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AND HUNDREDS OF THOUSANDS of Kosovars like her are working to
rebuild some semblance of normal life. They are recovering not only
from three months of NATO airstrikes, a massive refugee exodus and
a bittersweet return, but also from years of fighting between rebels
and Serbian soldiers and nearly a decade of government repression.
In May 1999 I spent two weeks in Tirana, Albania, providing medical
care to refugees from the fighting in Kosovo. I returned to the
region this summer as part of an international effort to help them
begin the long process of rebuilding.
some towns, I actually had to remind myself that yes, there had
been a war. Pristina, the capital, was bustling with new construction
projects, buzzing with techno music and teeming with energetic,
optimistic young people experiencing freedom for the first time
in their lives. There was an overwhelming sense of hope.
out in the countryside, it was impossible to forget what had happened.
Bridges were bombed out, forcing traffic to make huge detours. Fields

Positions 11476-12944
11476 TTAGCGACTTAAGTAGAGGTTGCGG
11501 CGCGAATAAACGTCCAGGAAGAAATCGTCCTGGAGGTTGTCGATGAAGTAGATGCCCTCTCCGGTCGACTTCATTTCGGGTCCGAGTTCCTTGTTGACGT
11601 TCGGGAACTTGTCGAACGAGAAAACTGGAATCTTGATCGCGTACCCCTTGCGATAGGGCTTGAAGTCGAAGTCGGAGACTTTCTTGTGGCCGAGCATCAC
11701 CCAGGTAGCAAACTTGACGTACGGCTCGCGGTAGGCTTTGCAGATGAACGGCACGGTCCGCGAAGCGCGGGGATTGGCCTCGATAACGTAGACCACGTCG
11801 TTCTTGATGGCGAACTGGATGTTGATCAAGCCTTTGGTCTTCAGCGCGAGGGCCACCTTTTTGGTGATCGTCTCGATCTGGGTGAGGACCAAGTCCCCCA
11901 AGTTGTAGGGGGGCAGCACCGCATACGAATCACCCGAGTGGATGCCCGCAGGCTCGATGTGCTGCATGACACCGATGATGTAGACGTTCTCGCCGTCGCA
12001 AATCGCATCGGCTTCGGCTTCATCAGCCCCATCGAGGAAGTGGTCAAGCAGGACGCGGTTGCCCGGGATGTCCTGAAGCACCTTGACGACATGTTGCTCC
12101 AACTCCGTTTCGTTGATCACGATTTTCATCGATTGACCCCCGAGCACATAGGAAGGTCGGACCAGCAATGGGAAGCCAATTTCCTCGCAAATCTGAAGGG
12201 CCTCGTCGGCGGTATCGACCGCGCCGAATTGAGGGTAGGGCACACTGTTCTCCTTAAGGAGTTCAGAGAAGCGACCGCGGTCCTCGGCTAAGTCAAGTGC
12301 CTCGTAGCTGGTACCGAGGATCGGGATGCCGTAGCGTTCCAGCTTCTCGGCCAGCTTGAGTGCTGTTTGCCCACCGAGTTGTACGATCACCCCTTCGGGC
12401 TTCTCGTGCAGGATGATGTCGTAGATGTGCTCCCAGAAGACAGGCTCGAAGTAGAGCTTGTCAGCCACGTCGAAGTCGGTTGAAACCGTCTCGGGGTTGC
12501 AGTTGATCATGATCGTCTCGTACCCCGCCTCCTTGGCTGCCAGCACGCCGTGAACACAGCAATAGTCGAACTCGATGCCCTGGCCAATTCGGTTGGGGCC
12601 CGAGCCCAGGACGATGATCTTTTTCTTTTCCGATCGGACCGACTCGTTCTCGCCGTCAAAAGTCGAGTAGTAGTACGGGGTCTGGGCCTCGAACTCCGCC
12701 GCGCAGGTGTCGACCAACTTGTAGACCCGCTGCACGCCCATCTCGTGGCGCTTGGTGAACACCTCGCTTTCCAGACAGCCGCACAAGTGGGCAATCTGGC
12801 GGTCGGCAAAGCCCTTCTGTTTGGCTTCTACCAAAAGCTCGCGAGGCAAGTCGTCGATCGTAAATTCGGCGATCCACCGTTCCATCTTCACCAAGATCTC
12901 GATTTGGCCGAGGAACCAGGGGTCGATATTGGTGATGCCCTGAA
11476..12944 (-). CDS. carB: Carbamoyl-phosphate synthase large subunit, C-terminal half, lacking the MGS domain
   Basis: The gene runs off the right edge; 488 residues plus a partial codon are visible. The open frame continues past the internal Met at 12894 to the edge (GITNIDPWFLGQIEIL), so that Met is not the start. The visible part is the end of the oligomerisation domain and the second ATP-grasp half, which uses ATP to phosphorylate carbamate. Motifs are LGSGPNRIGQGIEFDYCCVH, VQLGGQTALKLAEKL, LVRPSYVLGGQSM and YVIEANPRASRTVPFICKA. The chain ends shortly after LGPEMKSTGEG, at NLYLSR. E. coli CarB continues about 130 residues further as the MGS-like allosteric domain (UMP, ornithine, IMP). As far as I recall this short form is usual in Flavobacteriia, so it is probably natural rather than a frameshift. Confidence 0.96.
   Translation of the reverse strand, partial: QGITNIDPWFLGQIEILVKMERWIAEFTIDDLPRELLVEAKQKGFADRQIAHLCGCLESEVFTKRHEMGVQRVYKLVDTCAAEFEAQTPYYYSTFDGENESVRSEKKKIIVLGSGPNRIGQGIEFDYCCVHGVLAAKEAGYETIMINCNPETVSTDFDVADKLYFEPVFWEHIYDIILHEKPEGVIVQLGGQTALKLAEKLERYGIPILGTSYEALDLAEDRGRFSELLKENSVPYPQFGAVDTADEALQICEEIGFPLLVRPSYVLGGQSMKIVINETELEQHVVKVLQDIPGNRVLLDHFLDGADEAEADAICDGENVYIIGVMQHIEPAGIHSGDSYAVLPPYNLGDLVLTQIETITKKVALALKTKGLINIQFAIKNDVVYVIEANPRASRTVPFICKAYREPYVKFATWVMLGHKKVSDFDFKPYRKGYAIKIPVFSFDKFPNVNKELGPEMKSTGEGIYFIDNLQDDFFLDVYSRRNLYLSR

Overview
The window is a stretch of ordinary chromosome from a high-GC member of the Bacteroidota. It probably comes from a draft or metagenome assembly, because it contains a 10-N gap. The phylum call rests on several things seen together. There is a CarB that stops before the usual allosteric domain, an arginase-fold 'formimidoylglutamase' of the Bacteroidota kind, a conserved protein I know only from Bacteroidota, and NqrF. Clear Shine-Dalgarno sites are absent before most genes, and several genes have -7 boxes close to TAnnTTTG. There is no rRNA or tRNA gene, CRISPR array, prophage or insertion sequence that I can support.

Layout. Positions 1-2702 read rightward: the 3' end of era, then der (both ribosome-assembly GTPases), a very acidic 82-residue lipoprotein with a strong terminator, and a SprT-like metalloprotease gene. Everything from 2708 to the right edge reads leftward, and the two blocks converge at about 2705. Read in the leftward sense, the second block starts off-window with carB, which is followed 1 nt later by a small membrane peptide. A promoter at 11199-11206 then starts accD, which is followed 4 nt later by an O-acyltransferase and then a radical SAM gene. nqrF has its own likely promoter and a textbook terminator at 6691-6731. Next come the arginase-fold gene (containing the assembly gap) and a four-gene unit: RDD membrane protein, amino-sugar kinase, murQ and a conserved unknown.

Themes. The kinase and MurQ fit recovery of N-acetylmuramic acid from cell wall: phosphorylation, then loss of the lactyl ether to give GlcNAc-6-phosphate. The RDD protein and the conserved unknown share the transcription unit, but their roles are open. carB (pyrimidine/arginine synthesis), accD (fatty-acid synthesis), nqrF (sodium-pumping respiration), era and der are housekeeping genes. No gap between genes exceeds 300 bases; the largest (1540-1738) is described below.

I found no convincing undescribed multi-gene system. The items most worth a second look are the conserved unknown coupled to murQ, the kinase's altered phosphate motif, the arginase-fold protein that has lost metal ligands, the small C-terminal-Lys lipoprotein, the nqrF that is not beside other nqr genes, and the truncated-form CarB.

planted with land mines were cordoned off with yellow tape. Graves,
some containing dozens of bodies, lined the roadsides. Piles of
blackened rubble marked where houses once stood.
many of these villages - places with names like Sferke, Orllan and
Glamnike - the only new buildings were bright-yellow clinics built
by my group, International Medical Corps.
part of a team focused on maternal and child health, I saw mostly
women - 40 or 50 a day, in some cases. Sometimes, the clinic was
so full we had to see patients outside. Their complaints ranged
from ear infections to depression.
a good many came for birth control. Traditionally, women in Kosovo
had used IUDs and very little else, and there were a lot of misconceptions
about other options, including the pill. Before we came, no one
there had even heard of Depo-Provera, an injected, long-lasting
contraceptive, but now people are clamoring for it. And they want
condoms, which they of course knew about but had trouble getting.
Young women in particular expressed strong fears about contracting
spent a lot of time, too, on sexually transmitted diseases. Chlamydia
and gonorrhea were major problems, and they sometimes presented
us with delicate situations.
the war, many Kosovar men went to Turkey, Germany and elsewhere
in Europe to escape the Serbian army, the KLA or both. While away,
they picked up sexually transmitted diseases, then came back to
Kosovo and passed them on to their wives.